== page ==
Stanley Nelson discusses his 30 for 30 documentary on Michael Vick
The filmmaker shares his latest offering, on the fall and divisive return of one of the NFL’s most polarizing talents
Stanley Nelson has long been recognized as one of the most prolific documentary filmmakers of the black experience in America.
With subjects ranging from Madame C.J. Walker to The Freedom Riders, from The Black Press to Emmitt Till, from Marcus Garvey to The Black Panthers and a host of others, he’s spent over 40 years crafting compelling narratives of African American individuals and institutions maneuvering their way through the muddy waters of injustice, racism and other societal ills with a signature, almost poetic style that at turns educates, enrages, and inspires.
His latest project is a two-episode 30 for 30 ESPN Films documentary on Michael Vick. Part one airs on Jan. 30 and part two on Feb. 6. The film chronicles the remarkable rise, fall and divisive return of one of the NFL’s most polarizing talents.
The Undefeated sat down with Nelson to discuss his work, what resonates with him as a filmmaker and his latest offering in “Vick.”
This interview has been edited for length and clarity.
Why did Michael Vick’s story appeal to you?
As a filmmaker, his story resonated with me because it’s so complex. It’s not just a rise and fall. It’s more than that and allows us to talk about other things besides football. There’s the idea of African American quarterbacks throughout history, the look at what sports means to kids from impoverished backgrounds, the difference in the lens through which African Americans and white Americans look at the whole dogfighting incident and Mike’s prison sentence, and more.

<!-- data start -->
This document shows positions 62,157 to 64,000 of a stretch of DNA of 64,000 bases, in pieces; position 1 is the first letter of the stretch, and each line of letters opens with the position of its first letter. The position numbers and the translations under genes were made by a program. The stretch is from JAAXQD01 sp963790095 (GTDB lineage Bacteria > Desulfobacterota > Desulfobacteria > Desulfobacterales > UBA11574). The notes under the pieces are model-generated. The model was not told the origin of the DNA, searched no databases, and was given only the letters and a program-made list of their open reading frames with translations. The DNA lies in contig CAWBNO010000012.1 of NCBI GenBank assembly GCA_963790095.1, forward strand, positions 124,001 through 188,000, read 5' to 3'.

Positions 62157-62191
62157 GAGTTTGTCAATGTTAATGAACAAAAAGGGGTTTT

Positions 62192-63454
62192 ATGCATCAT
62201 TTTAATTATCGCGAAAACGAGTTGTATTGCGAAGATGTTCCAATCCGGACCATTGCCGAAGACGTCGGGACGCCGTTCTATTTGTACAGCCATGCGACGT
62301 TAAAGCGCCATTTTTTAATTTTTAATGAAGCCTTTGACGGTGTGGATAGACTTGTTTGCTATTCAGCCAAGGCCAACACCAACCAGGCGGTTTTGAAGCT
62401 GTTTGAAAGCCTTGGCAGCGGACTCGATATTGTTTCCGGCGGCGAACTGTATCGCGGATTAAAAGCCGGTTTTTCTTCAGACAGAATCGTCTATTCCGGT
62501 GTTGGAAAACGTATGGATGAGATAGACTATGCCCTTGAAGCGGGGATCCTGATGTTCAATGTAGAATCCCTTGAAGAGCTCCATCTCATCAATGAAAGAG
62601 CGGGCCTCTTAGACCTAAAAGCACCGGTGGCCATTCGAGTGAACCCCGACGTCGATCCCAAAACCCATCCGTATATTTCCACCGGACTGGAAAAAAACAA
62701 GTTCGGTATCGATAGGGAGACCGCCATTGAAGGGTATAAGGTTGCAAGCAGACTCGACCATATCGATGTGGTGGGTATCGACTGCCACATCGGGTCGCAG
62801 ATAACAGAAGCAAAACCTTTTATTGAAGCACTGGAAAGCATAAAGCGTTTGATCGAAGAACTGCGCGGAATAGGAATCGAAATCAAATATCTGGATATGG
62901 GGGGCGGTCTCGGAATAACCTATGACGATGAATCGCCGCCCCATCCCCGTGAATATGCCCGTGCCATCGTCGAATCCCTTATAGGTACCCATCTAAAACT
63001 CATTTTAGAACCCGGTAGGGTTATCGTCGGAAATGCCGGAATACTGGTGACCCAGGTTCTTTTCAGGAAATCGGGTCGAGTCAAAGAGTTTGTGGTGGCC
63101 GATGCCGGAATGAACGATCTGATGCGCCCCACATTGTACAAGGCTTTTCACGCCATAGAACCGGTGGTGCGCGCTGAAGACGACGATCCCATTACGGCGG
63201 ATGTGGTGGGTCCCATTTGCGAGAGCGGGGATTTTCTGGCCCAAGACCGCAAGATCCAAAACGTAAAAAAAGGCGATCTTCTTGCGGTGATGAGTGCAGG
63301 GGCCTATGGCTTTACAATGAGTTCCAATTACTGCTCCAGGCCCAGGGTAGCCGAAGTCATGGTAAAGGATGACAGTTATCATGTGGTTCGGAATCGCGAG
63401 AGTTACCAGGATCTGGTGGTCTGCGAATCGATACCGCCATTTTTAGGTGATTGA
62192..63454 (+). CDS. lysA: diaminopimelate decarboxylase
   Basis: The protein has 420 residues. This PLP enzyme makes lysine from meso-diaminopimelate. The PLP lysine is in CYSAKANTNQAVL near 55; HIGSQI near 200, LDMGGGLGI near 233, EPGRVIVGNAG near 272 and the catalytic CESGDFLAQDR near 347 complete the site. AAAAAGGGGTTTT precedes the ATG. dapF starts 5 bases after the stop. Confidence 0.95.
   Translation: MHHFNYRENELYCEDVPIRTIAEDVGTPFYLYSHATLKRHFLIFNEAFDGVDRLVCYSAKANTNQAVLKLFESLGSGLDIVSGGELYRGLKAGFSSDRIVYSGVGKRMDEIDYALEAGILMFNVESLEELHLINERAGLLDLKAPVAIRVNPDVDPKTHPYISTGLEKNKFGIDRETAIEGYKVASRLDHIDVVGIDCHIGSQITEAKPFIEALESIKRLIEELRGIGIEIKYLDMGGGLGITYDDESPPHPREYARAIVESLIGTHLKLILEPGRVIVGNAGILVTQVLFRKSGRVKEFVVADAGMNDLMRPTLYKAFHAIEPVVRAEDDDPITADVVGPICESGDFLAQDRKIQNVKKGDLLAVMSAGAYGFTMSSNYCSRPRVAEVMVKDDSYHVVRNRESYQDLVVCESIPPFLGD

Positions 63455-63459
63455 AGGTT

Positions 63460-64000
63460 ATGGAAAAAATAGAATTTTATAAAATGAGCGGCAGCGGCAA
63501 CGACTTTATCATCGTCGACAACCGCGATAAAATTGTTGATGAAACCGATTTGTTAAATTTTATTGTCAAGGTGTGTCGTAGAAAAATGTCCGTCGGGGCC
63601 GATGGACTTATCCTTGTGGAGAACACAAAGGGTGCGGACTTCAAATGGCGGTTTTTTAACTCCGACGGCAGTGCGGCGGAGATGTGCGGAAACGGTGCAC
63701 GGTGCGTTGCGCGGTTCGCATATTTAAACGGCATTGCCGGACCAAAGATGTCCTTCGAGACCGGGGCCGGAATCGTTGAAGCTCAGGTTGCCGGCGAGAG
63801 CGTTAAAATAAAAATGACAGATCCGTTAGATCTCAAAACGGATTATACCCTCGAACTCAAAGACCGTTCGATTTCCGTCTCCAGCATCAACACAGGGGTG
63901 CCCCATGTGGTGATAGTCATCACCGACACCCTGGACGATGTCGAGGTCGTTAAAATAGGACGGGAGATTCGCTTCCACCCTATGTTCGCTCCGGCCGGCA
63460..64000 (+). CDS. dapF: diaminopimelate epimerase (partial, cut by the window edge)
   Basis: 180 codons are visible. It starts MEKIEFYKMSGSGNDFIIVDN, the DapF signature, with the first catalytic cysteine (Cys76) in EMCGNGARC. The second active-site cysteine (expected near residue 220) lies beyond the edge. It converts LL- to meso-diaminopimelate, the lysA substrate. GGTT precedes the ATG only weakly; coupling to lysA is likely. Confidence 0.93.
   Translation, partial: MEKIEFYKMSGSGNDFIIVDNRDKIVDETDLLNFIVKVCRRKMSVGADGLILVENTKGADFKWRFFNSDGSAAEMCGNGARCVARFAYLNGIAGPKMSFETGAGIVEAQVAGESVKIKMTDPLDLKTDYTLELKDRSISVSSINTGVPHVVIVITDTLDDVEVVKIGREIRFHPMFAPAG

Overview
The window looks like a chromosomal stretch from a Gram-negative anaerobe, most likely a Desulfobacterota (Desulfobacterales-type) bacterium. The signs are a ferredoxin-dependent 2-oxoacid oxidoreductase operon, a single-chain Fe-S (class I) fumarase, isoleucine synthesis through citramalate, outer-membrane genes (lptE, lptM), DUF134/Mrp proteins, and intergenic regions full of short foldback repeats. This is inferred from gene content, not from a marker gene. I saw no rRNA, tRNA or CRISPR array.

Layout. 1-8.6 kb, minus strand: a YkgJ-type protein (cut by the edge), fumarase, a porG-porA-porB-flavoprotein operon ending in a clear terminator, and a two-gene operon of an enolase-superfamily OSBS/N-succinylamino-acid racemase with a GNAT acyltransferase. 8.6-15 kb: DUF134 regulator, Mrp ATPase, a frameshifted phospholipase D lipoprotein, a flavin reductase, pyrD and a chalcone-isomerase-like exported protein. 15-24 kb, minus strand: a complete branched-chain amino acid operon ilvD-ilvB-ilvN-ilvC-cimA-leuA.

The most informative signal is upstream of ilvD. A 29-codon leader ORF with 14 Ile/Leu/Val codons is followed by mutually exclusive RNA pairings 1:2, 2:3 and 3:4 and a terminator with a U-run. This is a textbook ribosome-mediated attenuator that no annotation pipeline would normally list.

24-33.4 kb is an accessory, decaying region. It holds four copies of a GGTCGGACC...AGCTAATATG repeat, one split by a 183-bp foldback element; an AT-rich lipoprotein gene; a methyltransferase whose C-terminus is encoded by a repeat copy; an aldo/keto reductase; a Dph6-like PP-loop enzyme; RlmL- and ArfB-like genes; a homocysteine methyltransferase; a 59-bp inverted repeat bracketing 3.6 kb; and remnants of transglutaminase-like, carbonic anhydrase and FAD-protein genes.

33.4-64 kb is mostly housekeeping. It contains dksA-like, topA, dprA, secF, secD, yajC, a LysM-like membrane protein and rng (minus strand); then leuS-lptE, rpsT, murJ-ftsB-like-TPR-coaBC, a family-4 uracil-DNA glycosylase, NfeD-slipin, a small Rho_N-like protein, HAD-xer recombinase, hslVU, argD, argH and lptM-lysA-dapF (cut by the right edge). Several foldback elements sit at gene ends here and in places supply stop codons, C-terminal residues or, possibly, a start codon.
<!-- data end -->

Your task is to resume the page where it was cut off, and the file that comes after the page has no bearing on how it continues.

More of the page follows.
It’s a classic American story. Sports is a part of all of our lives, it’s a part of who we are as a larger society. It allowed me to talk about other things within the context of this one-man story. That’s what storytelling is about. It’s not, “this is what happened day-to-day” to Michael Vick, or The Freedom Riders or Marcus Garvey or The Black Panthers. It’s about, what’s the bigger story behind all of this and how does that reflect on who we are?
When you were growing up, who were the athletes that you gravitated to outside the lines of victory and defeat?
When I was a teenager, Muhammad Ali was in his prime. I remember them talking on the news about him being the most recognized face in the world. He took a stand for what he believed in and paid a price. It was an example of a sports figure standing up and becoming something much larger outside of the athletic arena. And there were others like Jim Brown.
There’s a musical, cadenced heartbeat and rhythm that seems to flow through your work. Growing up in New York City, give me a sense of the music that influenced you and when you realized that you were a storyteller.
Our music was the music of the radio, Motown and Stax Records. I remember discovering black radio and saying, “Wow, this is something different.” My mother and father were big jazz fans, so jazz was playing all the time in our house.
I had no idea that I would be a storyteller. Like most of the guys growing up in my neighborhood, I wanted to play in the NBA. I had no idea that I’d be working in some type of artistic medium until I went to college and fell into a film class.
You were once an aspiring director with no interest in making documentaries.
Yeah, I went to film school and was not interested, nor did I know anything about documentary films. The only ones I saw were boring films with a British narrator droning on and on. That’s all I knew. I had no aspirations to be a documentary filmmaker.
At what point did your passion align with moving in that direction?